Can Chinese writing survive the computer age?

August 13, 2014 by Brendan O'Reilly

Modern Chinese characters the legacy of the oldest living literary tradition in the world. From their origins in the oracle bones written over 3,000 years ago in central China, Chinese characters evolved and spread to become the written lingua franca of East Asia. After centuries of reform and development, written Chinese now faces challenges and opportunities from the demands of digital communication and outside influence. While facing these pressures, the Chinese government also seeks to expand its cultural influence abroad.

Written Chinese has confronted some unique hurdles in the modern era. The first of these is the immense number of individual Chinese characters. Chinese is a logographic language, meaning each character represents a word or a part of a word. Thus 电 in Chinese means electric or lightning, and 脑 means brain, leading to the word 电脑 for computer. This is in obvious and stark contrast to most written languages such as Arabic, Hindi, or English, in which each character represents a sound. There are tens of thousands of Chinese characters, and reasonably well-educated people are expected to know at least 6,000 or so.

Not only are Chinese character numerous, but also they are complicated. In the traditional system of writing, the word for computer is written電腦, even more complex than the example above. This system of writing is still used in Hong Kong, Macao, and Taiwan.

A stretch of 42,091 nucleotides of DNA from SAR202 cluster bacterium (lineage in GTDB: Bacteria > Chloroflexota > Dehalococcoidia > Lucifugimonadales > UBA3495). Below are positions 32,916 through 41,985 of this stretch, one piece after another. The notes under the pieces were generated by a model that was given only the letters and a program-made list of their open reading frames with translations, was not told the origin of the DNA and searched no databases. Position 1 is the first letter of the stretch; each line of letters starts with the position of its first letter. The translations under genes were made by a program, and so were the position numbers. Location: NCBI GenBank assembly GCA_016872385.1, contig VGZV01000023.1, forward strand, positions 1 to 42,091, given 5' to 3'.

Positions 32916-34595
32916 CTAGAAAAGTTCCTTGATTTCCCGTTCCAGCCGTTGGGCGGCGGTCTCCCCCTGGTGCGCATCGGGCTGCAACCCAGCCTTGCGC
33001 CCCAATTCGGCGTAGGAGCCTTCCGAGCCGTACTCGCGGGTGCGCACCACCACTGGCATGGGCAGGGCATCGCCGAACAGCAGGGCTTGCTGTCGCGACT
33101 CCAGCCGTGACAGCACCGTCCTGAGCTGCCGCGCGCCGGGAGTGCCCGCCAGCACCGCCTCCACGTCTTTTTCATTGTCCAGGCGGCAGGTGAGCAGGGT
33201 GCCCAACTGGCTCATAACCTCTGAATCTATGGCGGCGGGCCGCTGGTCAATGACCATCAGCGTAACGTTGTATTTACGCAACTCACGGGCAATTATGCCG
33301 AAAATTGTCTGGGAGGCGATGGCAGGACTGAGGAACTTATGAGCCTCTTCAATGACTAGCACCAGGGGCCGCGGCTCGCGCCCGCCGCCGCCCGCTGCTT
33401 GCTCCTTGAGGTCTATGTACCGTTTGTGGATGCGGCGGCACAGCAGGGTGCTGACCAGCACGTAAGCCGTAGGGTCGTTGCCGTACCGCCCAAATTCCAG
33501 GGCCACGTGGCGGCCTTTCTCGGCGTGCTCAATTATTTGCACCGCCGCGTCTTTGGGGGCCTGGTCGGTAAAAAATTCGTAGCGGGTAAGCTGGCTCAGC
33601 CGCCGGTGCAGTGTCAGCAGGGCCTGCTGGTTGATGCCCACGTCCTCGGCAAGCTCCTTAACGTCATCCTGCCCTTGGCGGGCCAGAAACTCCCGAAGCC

The early 20th Century saw an increasing nationalist movement to simplify or even abolish Chinese logograms for the sake of modernization. Fu Sinian, a leader in the left-learning, anti-imperialist 4th May Movement famously denounced Chinese characters as “the writing of ox ghosts and snake spirits”. After the victory of the Communists in Mainland China, one of the first priorities of the new government was the promotion of literacy. In order to achieve this goal, the Chinese government launched an effort to simplify characters, with the first round of simplification coming in 1956.  Many hundreds of characters were simplified: 從 became从, 這 became这, and個 was written as个.

Literacy rates rose from about 20% in 1949 to roughly 95% today. However, simplification has led to communication problems between Mainland China and the territories outside of Beijing’s direct control that still use traditional characters. It should also be noted that Taiwan, Hong Kong, and Macao achieved very high literacy rates without simplifying characters. Interestingly, Singapore has adopted the simplified characters used in the mainland. 

The issue of Romanization further complicated adapting written Chinese to the modern era. A system was needed to write Chinese phonetically in order to make it accessible to foreign learners, and standardize pronunciation for Chinese learning Mandarin. The first major Romanization was the Wade-Giles system, established and developed in the 19th Century by British scholars. It is the reason Beijing was once written “Peking”. Zhou Yougang, a Chinese linguist who spent many years living in Japan and the United States, developed the more modern and logical Pinyin system. Pinyin was promoted by the government of Mainland China in 1958, and in 2009 was adopted by Taiwan as the standard Romanization system.